Concentrating on God’s love can bring overflowing joy

By Leonard Lauriault

“Joy to the world, the Lord is come! (Watts, 1719; Luke 2: 1-20; be sure to read all the scripture references).” We should be glad Jesus came to earth because we can have many blessings in him, including righteousness, peace, and joy in the Holy Spirit and the hope of glory – the eternal life of joy in God’s presence (Romans 14: 17; 8: 17; Colossians 1: 27). Our cup really can overflow with joy because it’s a cup of salvation (Psalm 23: 5; 116: 13).

The joy in the first coming of Christ (Christmas) is in the salvation he brought so we could share in his glory (2 Thessalonians 2: 13-15). Jesus came to earth to suffer and die to pay for our sins, which separate us from God (Isaiah 59: 1, 2; Luke 19: 10; Matthew 20: 28; 27: 46; Hebrews 9: 27, 28). Sin keeps our cups from overflowing with joy (Psalm 38: 4-8; 51: 3). It also will certainly lead our eternal separation from God in everlasting punishment as we experience a never-ending painful death, except for Jesus’ sacrifice (Romans 3:23; 6: 23; Matthew 25: 41, 46; 2 Thessalonians 1: 6-10; Revelation 20: 14, 15).

Jesus drank the cup of suffering to offer us a cup of forgiveness so we can share in his glory (Matthew 26: 36-42, 26-28). In Luke 22: 19-20, Jesus made his sacrifice more personal than Matthew’s account indicates. His body was given and his blood poured out for “you (and me).” Drinking the cup of God’s wrath for us, so our cup could overflow with joy, also brought Jesus great joy (Isaiah 51: 17, 22; Romans 5: 8-11; 1 Thessalonians 5: 9-11; Hebrews 12: 2; Luke 15: 7, 10; John 3: 36).

All nations truly can rise joyfully because Jesus was “born that man no more may die (Wesley, 1739; John 3: 16; 1 Corinthians 15: 21-23). But did you read Romans 8: 17 closely? “Now if we are children, then we are heirs – heirs of God and co-heirs with Christ, if indeed we share in his sufferings in order that we may also share in his glory (NIV).” Each individual must drink of Jesus’ cup of suffering to actually reap the benefits of the joyful eternal life (Matthew 20: 22, 23). Having shared in his sufferings, we live because Christ lives in us, making us also God’s children (Romans 8: 14-17; John 1: 12, 13).

So, how do we share in his sufferings to attain eternal life (Philippians 3: 10, 11)? By receiving Jesus’ word with joy and following its directions in faith (Luke 8: 13; 1 Peter 1: 22-25). This is credited to us as righteousness that comes from God (Deuteronomy 6: 25; James 2:14-26; Romans 3: 21-24). And, sort of like Jesus enduring the cross for the joy of our salvation set before him, our suffering to become a Christian as well as living as a Christian isn’t really as bad as it sounds and with that outlook, whatever other suffering we experience won’t seem as great (Romans 8: 18; 2 Corinthians 4: 16-18).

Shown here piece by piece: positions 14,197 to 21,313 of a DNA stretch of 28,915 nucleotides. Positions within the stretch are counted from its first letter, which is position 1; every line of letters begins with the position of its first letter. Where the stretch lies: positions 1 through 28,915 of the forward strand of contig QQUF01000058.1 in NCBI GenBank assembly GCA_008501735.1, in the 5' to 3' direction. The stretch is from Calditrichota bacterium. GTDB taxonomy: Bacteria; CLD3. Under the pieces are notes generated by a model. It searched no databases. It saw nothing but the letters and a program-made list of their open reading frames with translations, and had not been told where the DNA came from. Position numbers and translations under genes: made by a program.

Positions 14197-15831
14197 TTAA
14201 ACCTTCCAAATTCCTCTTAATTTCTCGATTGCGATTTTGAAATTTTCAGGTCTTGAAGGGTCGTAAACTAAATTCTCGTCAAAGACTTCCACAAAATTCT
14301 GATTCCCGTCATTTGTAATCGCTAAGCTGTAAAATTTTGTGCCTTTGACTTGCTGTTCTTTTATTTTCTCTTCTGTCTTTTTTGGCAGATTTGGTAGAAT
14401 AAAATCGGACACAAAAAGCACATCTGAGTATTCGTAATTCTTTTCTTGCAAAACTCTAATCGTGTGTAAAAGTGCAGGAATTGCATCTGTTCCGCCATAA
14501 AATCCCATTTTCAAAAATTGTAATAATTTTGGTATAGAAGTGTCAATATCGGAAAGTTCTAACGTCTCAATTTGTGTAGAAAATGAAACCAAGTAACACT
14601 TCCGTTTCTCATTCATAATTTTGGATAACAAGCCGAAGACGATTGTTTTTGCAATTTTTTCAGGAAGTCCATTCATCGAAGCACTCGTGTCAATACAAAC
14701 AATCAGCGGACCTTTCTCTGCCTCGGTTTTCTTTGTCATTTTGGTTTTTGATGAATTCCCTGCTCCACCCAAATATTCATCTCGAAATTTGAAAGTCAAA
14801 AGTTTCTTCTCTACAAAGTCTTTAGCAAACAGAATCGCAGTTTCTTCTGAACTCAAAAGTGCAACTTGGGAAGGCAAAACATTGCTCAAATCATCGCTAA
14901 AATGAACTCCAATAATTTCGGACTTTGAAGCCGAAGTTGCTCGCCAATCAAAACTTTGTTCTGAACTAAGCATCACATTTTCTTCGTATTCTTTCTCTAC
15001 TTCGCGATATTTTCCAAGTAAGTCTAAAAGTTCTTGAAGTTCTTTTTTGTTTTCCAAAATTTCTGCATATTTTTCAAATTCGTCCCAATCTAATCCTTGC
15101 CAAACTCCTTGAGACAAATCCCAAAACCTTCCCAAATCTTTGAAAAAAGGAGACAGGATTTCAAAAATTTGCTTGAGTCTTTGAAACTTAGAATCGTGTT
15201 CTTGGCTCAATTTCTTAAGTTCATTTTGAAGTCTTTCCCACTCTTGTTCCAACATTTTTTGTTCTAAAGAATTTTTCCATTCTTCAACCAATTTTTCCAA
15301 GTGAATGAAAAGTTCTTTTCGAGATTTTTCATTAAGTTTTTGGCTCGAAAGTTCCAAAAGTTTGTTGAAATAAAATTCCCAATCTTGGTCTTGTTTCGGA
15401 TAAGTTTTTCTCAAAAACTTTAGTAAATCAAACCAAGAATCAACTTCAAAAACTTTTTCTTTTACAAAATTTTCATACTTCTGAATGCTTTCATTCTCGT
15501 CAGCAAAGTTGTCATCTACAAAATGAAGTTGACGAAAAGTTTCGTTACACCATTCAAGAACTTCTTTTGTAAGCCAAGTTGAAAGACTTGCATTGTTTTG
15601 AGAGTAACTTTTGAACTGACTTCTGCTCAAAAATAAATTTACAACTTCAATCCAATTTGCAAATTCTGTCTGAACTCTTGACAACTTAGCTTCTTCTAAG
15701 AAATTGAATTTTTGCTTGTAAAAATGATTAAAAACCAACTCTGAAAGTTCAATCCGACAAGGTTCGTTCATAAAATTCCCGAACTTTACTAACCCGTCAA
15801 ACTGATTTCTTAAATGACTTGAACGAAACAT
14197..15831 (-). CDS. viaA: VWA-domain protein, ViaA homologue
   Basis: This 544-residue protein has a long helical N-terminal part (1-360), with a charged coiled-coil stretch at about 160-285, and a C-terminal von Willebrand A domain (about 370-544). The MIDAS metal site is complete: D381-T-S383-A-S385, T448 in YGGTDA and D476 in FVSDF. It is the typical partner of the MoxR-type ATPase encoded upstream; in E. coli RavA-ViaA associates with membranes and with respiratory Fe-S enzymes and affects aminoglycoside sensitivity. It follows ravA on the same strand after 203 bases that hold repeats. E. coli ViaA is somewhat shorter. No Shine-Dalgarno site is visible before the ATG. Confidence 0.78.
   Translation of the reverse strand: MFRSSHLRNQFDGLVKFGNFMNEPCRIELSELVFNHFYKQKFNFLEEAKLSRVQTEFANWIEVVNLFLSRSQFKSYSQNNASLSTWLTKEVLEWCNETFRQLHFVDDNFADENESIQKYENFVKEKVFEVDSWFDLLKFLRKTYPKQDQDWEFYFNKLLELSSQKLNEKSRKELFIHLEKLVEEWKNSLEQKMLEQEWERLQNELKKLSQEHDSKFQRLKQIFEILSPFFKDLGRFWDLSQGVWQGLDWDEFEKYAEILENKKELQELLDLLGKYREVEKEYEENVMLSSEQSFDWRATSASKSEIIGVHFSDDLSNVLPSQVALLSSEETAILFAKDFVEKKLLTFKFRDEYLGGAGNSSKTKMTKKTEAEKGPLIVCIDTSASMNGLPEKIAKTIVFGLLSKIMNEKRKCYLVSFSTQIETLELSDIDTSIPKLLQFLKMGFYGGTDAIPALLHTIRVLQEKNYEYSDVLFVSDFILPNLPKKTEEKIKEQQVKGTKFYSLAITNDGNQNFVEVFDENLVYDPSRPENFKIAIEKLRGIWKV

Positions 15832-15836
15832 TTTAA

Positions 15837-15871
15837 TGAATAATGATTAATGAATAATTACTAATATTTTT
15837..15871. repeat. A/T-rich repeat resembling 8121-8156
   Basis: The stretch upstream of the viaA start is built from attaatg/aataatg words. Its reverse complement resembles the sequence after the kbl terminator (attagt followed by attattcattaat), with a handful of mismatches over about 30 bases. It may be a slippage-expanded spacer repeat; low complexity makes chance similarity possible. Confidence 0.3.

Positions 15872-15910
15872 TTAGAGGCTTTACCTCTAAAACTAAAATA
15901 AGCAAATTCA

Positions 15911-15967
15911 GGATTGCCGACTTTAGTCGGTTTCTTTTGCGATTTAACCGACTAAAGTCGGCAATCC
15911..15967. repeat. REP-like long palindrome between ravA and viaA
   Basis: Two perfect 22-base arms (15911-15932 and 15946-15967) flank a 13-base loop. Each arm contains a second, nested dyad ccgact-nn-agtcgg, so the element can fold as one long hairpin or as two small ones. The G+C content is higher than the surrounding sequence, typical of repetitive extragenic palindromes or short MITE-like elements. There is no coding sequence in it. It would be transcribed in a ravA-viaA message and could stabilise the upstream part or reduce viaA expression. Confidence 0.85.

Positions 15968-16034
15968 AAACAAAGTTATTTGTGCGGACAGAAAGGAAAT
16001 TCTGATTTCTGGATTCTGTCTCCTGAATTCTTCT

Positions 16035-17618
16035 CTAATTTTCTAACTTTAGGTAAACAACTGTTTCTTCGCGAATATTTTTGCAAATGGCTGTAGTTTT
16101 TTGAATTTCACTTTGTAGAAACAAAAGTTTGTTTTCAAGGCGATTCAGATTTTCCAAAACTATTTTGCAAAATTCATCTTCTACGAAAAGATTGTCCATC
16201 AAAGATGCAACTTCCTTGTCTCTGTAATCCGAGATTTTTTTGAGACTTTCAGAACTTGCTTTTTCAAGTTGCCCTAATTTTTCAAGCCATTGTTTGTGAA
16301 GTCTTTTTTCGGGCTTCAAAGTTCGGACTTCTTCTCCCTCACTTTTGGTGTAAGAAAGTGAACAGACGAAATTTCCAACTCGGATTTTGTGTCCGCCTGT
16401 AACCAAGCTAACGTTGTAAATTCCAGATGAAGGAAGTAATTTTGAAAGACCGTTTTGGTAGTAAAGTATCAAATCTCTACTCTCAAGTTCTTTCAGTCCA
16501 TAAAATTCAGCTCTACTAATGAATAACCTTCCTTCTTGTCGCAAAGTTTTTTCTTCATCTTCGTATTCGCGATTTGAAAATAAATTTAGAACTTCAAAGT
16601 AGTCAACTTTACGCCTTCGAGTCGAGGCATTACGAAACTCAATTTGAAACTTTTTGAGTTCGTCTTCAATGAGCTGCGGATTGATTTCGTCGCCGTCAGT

Like Jesus, we must take up our cross initially and daily to be a Christian – one of his followers (John 19: 17; Luke 9: 27). We do this initially to become Christians when through repentance and baptism – immersion in water to unite ourselves with Jesus’ death, burial, and resurrection (Romans 6: 3-11, 16-18; Colossians 2: 11-13; Acts 2: 38, 39; Romans 8: 9; Galatians 2: 20, 21). This is how every heart is to prepare him room (Watts, 1719; Galatians 3: 26-4: 7). Then as God’s children, we’re to continue carrying our cross daily, overcoming temptation and putting to death the sins we do commit by the power of the indwelling Spirit (Colossians 2: 20; 3: 1-11; Romans 8: 1-13, 26, 27; 1 Corinthians 10: 13; Matthew 26: 41; 1 John 1: 5-9; Galatians 5: 4). Following God’s directions always leads to joy (James 1: 21-25; Acts 8: 26-39; 16: 29-34; 1 John 2: 3-6; 3: 24).

If we bear on our bodies the marks of Christ, carrying around in our bodies his death to reveal his life, we can come joyful and triumphant as the faithful in whom Christ is born (borne) today (Galatians 6: 17; 2 Corinthians 4: 10; Wade, 1751). This comes much easier if we’re looking forward to Jesus’ second coming (1 Corinthians 11: 23-26; 2 Timothy 4: 6-8; 2 Peter 3: 10-15).

When we concentrate on God’s great love for us – expressed in the reason Jesus came and the bright future we can have as Christians – the joy at Christmastime becomes year-long, eternal-lifelong joy from an overflowing cup. We should, therefore, come and adore Jesus as our King and Savior everyday (Wade, 1751).
 
Leonard Lauriault, church of Christ